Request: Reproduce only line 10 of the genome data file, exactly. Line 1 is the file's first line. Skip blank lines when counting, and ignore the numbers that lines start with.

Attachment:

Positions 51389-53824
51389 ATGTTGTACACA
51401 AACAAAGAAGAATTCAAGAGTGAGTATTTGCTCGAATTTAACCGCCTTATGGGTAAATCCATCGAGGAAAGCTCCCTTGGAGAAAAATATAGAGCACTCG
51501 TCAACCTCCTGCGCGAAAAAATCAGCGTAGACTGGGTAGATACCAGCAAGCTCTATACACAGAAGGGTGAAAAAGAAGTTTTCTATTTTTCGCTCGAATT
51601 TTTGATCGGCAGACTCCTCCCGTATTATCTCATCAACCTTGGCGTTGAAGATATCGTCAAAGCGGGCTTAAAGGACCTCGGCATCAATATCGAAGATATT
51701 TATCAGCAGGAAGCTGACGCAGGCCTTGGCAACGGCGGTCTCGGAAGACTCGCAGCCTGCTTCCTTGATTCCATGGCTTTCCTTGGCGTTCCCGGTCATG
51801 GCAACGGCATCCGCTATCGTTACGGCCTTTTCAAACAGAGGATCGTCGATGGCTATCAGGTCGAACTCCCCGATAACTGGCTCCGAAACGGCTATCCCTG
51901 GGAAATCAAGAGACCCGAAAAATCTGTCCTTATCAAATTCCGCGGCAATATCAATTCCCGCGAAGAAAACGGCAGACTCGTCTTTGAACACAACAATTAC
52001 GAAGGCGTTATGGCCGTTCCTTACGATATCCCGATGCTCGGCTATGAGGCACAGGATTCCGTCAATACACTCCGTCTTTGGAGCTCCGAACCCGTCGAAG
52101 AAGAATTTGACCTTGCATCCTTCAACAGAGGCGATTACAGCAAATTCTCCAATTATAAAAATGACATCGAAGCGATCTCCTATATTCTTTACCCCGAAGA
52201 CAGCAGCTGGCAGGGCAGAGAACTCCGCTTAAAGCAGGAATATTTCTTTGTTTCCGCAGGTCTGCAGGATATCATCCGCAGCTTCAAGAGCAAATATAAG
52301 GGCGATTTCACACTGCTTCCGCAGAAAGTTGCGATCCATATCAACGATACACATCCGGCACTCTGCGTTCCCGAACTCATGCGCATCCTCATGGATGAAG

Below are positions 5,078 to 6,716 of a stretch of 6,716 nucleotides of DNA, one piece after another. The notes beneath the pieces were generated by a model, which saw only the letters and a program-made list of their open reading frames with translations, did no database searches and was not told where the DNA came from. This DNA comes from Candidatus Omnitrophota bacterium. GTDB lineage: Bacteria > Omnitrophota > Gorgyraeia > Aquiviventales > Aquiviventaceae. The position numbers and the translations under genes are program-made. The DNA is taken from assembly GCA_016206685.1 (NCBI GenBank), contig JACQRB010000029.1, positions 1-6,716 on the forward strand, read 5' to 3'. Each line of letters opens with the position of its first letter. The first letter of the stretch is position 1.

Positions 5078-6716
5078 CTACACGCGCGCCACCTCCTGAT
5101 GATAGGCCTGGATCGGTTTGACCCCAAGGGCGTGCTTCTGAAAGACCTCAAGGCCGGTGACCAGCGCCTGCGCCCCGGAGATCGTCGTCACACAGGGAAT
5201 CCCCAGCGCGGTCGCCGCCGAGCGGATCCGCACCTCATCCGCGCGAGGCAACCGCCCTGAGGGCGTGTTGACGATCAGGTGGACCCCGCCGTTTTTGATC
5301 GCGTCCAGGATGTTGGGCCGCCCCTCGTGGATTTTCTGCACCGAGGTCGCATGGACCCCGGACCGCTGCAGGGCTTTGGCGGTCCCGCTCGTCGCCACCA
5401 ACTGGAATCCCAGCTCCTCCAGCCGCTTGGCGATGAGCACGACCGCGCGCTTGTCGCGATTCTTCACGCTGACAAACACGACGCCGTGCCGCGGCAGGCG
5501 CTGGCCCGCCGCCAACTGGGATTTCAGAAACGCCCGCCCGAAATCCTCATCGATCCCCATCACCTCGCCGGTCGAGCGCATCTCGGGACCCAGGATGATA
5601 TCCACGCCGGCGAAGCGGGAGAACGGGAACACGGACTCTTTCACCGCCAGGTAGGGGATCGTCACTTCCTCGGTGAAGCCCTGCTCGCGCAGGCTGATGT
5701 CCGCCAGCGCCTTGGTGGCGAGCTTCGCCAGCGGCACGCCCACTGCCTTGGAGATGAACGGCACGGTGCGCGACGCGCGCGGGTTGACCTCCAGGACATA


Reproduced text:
52101 AAGAATTTGACCTTGCATCCTTCAACAGAGGCGATTACAGCAAATTCTCCAATTATAAAAATGACATCGAAGCGATCTCCTATATTCTTTACCCCGAAGA